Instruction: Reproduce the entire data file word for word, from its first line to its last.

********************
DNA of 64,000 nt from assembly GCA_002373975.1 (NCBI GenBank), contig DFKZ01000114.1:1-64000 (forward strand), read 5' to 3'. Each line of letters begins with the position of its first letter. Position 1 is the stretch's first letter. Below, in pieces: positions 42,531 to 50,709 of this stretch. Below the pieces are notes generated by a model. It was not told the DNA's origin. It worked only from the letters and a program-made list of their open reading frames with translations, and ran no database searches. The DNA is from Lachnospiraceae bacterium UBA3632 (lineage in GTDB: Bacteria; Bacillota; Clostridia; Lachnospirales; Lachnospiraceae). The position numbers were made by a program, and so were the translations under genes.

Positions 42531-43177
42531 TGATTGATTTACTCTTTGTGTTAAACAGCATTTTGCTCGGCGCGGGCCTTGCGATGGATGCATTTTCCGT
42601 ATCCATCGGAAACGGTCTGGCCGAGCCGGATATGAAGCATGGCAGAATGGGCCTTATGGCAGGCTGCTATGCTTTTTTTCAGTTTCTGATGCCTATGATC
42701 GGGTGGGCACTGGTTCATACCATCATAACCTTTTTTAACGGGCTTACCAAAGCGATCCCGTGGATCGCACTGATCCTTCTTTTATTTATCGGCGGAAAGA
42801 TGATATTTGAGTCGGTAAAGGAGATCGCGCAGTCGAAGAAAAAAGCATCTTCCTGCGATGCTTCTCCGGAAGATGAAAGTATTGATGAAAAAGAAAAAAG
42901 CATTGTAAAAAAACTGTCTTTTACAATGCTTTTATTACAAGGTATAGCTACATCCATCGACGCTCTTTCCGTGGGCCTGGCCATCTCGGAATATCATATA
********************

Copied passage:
DNA of 64,000 nt from assembly GCA_002373975.1 (NCBI GenBank), contig DFKZ01000114.1:1-64000 (forward strand), read 5' to 3'. Each line of letters begins with the position of its first letter. Position 1 is the stretch's first letter. Below, in pieces: positions 42,531 to 50,709 of this stretch. Below the pieces are notes generated by a model. It was not told the DNA's origin. It worked only from the letters and a program-made list of their open reading frames with translations, and ran no database searches. The DNA is from Lachnospiraceae bacterium UBA3632 (lineage in GTDB: Bacteria; Bacillota; Clostridia; Lachnospirales; Lachnospiraceae). The position numbers were made by a program, and so were the translations under genes.

Positions 42531-43177
42531 TGATTGATTTACTCTTTGTGTTAAACAGCATTTTGCTCGGCGCGGGCCTTGCGATGGATGCATTTTCCGT
42601 ATCCATCGGAAACGGTCTGGCCGAGCCGGATATGAAGCATGGCAGAATGGGCCTTATGGCAGGCTGCTATGCTTTTTTTCAGTTTCTGATGCCTATGATC
42701 GGGTGGGCACTGGTTCATACCATCATAACCTTTTTTAACGGGCTTACCAAAGCGATCCCGTGGATCGCACTGATCCTTCTTTTATTTATCGGCGGAAAGA
42801 TGATATTTGAGTCGGTAAAGGAGATCGCGCAGTCGAAGAAAAAAGCATCTTCCTGCGATGCTTCTCCGGAAGATGAAAGTATTGATGAAAAAGAAAAAAG
42901 CATTGTAAAAAAACTGTCTTTTACAATGCTTTTATTACAAGGTATAGCTACATCCATCGACGCTCTTTCCGTGGGCCTGGCCATCTCGGAATATCATATA